Archive for June 19th, 2012

To answer the question in the title, it means you need to read the fine print.

This is because we have a president who thinks the government shouldn’t confiscate more than 20 percent of a company’s income, but he only gives that advice when he’s in Ghana.

And the same president says it’s time to “let the market work on its own,” but he only says that when talking about China’s economy.

Now we have more evidence that the President understands the dangers of class-warfare taxation and burdensome government spending. At least when he’s not talking about American fiscal policy.

After the Greek elections, which saw the defeat of the pro-big government Syriza coalition and a victory for the supposedly conservative New Democracy Party, here’s some of what Politico reported.

President Barack Obama on Monday called the results of Greece’s election a “positive prospect” with the potential to form a government willing to cooperate with Europe.  “I think the election in Greece yesterday indicates a positive prospect for not only them forming a government, but also them working constructively with their international partners in order that they can continue on the path of reform and do so in a way that also offers the prospects for the Greek people to succeed and prosper,” Obama said after a meeting with the G-20 Summit’s host, Mexican President Felipe Calderon.

In other words, it’s “positive” when other nations reject big government and vote for right-of-center parties, but Heaven forbid that this advice apply to the United States.

Interestingly, it’s not just Obama who is rejecting (when talking about other nations) the welfare-state vision of bigger government and higher taxes.

Check out this remarkable excerpt from a Washington Post column by Larry Summers, the former Chairman of the President’s National Economic Council.

… it is far from clear, especially after the French election, that there is any kind of majority or even plurality support for responsible policies.

Remarkable. Larry Summers is dissing Francois Hollande and the French people by implying they want irresponsible policies, even though the Hollande’s views about Keynesian economics and soak-the-rich taxation are basically identical to the nonsense Summers was peddling while in the White House.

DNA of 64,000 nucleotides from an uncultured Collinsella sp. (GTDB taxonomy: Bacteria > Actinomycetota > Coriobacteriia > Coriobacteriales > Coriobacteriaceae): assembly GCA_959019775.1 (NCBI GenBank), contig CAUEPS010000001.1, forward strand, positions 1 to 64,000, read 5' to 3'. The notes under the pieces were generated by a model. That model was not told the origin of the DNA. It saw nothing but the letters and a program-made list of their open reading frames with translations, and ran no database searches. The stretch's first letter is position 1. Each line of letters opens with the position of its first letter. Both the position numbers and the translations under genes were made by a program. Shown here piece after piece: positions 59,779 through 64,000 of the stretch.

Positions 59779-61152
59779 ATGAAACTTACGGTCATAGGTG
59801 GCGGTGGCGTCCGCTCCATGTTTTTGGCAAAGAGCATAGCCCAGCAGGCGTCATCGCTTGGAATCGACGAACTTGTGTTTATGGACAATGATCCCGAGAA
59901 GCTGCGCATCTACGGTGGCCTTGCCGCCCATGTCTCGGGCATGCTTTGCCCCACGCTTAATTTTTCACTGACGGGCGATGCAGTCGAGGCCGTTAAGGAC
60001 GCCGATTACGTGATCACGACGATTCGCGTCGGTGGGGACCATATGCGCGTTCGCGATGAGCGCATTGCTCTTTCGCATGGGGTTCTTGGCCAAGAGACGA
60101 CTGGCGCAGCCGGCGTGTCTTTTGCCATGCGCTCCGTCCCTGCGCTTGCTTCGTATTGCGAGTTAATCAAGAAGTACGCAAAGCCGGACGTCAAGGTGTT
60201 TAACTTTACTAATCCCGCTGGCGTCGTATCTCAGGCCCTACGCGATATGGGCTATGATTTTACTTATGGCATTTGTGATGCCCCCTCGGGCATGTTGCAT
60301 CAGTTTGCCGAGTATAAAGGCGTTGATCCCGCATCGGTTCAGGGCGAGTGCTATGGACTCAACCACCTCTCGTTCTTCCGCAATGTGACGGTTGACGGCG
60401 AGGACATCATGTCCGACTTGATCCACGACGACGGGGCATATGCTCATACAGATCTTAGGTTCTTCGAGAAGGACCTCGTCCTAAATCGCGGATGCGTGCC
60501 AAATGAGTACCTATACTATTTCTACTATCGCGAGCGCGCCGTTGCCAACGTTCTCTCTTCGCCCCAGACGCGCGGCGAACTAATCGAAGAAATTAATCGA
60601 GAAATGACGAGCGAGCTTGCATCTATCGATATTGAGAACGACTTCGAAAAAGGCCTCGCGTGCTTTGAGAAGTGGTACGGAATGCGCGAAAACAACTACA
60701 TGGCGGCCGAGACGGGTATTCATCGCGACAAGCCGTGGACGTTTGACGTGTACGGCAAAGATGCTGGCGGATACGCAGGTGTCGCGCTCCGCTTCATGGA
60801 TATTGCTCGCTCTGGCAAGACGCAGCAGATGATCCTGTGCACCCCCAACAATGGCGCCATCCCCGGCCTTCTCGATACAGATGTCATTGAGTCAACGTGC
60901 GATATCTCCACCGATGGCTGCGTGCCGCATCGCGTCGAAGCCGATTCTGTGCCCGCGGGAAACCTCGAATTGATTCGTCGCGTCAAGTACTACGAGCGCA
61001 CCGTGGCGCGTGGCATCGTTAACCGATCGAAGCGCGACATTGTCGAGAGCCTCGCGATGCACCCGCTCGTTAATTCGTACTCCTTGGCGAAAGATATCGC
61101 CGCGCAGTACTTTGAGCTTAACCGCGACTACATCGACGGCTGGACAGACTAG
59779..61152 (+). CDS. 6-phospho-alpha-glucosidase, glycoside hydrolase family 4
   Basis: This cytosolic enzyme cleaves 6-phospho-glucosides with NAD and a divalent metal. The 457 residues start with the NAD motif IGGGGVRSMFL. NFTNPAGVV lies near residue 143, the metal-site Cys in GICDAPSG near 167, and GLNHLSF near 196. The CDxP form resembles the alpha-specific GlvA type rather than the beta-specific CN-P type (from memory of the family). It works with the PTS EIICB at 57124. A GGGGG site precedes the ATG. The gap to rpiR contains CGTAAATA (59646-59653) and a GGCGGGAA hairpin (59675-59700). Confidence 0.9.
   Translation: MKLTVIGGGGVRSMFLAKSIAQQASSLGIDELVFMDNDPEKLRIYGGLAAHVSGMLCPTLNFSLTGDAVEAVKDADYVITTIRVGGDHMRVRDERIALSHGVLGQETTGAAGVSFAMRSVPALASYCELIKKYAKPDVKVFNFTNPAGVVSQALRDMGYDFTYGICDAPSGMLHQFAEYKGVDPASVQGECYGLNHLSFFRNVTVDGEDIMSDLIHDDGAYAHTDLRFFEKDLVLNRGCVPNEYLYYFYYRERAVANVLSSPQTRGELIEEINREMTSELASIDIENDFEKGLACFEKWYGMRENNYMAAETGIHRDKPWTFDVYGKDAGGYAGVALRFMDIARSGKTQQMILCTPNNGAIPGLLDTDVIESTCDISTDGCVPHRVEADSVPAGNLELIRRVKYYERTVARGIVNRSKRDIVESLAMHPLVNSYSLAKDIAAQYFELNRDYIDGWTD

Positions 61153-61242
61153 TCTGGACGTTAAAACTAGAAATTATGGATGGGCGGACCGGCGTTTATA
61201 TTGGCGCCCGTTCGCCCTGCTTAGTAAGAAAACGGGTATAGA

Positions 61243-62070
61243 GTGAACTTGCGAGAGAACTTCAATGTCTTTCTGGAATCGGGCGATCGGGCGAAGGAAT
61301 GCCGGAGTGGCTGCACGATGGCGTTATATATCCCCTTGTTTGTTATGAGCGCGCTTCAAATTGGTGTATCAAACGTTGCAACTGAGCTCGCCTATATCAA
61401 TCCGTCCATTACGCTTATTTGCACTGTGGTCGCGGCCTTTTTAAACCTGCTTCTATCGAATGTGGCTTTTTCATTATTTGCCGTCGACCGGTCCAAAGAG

It’s almost enough to make you cynical about America’s political elite. Perish the thought!

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When Republicans maintain a no-tax-hike position, good things happen. We saw this in 2010 when Senate GOPers held firm and Obama was forced to extend for two years all of the 2001 and 2003 tax cuts.

We’re having the same fight this year, and again Republicans (with some unfortunate exceptions) are standing strong against the President’s class-warfare tax proposals.

This approach is paying dividends, as you can see from these excerpts from a report by The Hill.

At least seven Democratic senators have declined to rule out supporting a temporary extension of the Bush-era income tax rates, breaking with party leaders who have called for letting the rates expire for people earning more than $1 million per year. That gives Senate Republicans a chance to push a temporary extension similar to the deal Minority Leader Mitch McConnell (R-Ky.) struck with President Obama in December of 2010. …Extending all income tax rates for only one year would undercut the Democratic leadership’s plan to use their imminent expiration as leverage to move Republicans to accept some tax increases.

The article also notes that many of these Democrats are willing to support higher tax rates, but only if they seduce gullible Republicans into providing political cover by also saying yes.

I touch on some of these issues in this CNBC debate with Stan Collender. We both agree that America faces short-term and long-term fiscal challenges, but a key difference is that Stan wants higher taxes to facilitate a bigger burden of government spending.

From a viewer perspective, I think this was a very good interview. Stan and I both had an opportunity to get our points across. Neither one of us tried to hog all the air time. And we both pointed out areas of disagreement. When I compare this debate to the one I posted last week, there’s no comparison.

That being said, I hope what I said was more persuasive, particularly my points about the long-term entitlement problem, the unfortunate impact of too many people being exempt from the income tax, the fact that America doesn’t suffer from inadequate taxation, the role of Bush’s reckless big-government fiscal policy, and the fact that higher taxes lead to more spending rather than lower deficits. I even got to cite Estonia’s successful spending cuts.

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